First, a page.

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A rebellion is forming among Wall Street's stock market forecasters

It takes guts to stray from the herd. (Image: IMDB/Paramount)

In the next few weeks, companies will reveal their third quarter financial results. Importantly, many companies will also offer their expectations for 2017.

This guidance for 2017 will be critical as S&P 500 (^GSPC) earnings have effectively seen no growth in 2015 and 2016. Meanwhile, the consensus among forecasters is that earnings will surge by 13-14% in 2017.

However, Wall Street’s forecasters are far from unanimous in their calls for 2017.

“We are in an odd position of thinking that this year’s numbers might be achievable but next year’s are likely way too high,” Morgan Stanley’s Adam Parker said on Monday. Parker expects 2017 earnings per share to grow by around 3.2% from his estimate of $123 in 2016.

2017 earnings forecasts look way too high. (Image: Morgan Stanley)
2017 earnings forecasts look way too high. (Image: Morgan Stanley)

Last month, UBS’s Julian Emanuel characterized the consensus forecast for 2017 as “irrationally exuberant.” He estimates S&P EPS will grow 5.9% next year.

This discussion is not news to Yahoo Finance readers. Months ago, forecasters began to raise serious doubts about these optimistic 2017 assumptions.

“Don’t believe the hype: 2017 earnings growth likely to be closer to 5% and not 14%,” JPMorgan’s Dubravko Lakos-Bujas said in a July note to clients. “For those placing faith in the grossly enthusiastic consensus EPS growth assumptions in the coming years, these hockey-stick projections will likely be revised down sharply.”

Citi recently surveyed clients about what they thought of 2017 forecasts, and about 90% of respondents agreed the numbers were too high.

Investors say earnings forecasts are too high. (Image: Citi)
Investors say earnings forecasts are too high. (Image: Citi)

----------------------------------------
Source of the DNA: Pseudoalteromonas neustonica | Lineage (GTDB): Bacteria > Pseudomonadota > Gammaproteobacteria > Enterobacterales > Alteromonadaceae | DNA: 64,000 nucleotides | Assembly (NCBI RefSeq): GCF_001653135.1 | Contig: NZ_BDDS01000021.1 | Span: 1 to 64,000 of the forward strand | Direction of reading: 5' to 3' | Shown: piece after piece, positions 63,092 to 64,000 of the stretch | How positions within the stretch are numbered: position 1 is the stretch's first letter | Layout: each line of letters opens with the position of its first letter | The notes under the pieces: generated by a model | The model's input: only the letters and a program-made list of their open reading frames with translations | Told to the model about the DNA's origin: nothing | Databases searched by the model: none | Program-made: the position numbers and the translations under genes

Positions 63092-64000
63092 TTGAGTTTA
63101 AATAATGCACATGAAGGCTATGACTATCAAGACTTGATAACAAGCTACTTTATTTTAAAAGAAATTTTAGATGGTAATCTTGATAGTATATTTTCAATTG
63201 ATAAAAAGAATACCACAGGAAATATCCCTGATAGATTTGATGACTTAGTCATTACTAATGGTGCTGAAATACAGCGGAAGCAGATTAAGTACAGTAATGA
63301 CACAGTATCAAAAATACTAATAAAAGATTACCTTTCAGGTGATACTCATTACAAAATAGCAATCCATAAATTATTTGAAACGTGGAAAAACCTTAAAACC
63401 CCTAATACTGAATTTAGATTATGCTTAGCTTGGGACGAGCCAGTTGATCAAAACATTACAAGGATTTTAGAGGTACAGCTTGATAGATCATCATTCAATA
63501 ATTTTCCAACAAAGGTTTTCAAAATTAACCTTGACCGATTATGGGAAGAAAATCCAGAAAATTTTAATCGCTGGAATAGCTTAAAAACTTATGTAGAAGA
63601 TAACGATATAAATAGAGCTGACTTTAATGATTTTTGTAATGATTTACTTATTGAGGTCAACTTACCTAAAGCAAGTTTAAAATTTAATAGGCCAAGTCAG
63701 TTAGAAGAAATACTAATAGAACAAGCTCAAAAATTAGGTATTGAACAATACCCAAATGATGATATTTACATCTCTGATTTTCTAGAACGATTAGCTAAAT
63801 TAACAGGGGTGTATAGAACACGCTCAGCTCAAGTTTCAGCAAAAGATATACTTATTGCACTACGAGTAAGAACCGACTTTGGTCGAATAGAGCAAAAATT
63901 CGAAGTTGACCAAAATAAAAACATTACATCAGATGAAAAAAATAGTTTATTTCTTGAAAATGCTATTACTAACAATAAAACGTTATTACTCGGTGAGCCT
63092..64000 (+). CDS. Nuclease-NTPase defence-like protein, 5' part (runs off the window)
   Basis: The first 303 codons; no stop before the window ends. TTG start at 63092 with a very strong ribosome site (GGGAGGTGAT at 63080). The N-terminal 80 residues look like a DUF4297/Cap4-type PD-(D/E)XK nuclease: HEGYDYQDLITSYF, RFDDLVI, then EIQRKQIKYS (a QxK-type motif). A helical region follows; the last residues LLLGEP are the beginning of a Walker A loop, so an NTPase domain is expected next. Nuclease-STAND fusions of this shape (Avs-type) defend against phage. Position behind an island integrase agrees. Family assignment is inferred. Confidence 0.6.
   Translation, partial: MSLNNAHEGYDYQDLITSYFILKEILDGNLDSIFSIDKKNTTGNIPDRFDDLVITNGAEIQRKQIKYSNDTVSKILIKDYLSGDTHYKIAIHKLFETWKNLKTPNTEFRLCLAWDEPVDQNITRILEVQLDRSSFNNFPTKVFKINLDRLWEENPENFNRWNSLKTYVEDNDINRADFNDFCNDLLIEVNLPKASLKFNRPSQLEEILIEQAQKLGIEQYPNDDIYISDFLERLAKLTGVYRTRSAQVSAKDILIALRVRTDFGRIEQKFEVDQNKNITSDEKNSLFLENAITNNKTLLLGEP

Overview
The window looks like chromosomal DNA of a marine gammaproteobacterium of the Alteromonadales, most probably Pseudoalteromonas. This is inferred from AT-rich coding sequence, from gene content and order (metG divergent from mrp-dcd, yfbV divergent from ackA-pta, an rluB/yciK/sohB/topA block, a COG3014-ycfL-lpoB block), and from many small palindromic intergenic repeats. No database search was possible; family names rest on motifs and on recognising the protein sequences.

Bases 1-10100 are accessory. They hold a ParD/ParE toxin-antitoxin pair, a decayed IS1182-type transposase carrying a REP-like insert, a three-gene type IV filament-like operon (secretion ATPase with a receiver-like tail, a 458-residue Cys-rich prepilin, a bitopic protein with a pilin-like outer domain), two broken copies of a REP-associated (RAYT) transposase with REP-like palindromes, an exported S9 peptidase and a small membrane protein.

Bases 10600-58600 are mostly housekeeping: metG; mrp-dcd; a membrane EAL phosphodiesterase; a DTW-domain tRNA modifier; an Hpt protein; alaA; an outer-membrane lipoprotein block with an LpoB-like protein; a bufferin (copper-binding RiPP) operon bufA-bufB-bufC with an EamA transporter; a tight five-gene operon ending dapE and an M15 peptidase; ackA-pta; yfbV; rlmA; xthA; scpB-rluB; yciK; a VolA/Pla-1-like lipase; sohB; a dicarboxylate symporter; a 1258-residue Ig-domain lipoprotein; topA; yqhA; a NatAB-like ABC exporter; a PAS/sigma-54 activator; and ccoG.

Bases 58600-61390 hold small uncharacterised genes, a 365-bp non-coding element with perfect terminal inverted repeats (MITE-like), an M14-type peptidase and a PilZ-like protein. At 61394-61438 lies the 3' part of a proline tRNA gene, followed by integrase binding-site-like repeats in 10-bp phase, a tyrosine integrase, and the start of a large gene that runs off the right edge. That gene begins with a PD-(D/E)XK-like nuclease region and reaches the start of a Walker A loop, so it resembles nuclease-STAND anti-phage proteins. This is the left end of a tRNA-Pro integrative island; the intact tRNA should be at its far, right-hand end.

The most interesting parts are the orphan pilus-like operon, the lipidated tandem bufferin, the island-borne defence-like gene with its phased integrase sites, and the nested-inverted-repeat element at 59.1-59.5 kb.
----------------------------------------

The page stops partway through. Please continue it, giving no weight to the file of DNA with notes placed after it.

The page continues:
The good news about all this is that more and more investors may already be prepared for bad news.

“The likelihood for estimate cuts as we head into 2017 already seem to be baked into money managers’ mindsets and therefore should not be market disruptive,” Citi’s Tobias Levkovich said on Friday. Levkovich expects S&P EPS to grow by around 6% in 2017.

Still, this does not necessarily mean bad news will be well-received. As such, as earnings season kicks off, guidance should be watched closely.

“Expectations for 2017 earnings growth are nearly double what we expect (+14% vs. +7%), and if companies continue to guide below consensus this quarter (the guidance ratio has been falling in recent months), downward revisions and poor performance could ensue,” Bank of America Merrill Lynch’s Savita Subramanian said. “Watch guidance this quarter as the corporate outlook could continue to weaken.”

The urgency of this discussion is heightened by the fact that market valuations are stretched. Currently, the forward 12-month P/E ratio, which is based on forecasts for earnings growth in the next 12 months, is high at around 16.6. This is far above the 5-year average over 14.8 and the 10-year average of 14.3. There are a couple of ways for valuations revert back to more modest levels including falling stock prices or surging earnings. Without the support of earnings growth, prices become that much more vulnerable to volatility.

To recap, Morgan Stanley, UBS, JP Morgan, Citi, and Bank of America Merrill Lynch all expect 2017 earnings growth to be about half of what the consensus is calling for.

Sam Ro is managing editor at Yahoo Finance.
Read more:

The next selloff could be triggered by something we’re not discussing right now

The stock market enters Q4 in a precarious position

UBS: Wall St.’s 2017 earnings forecast is ‘irrationally exuberant’


Deutsche Bank: ‘An 8-10% S&P decline looms’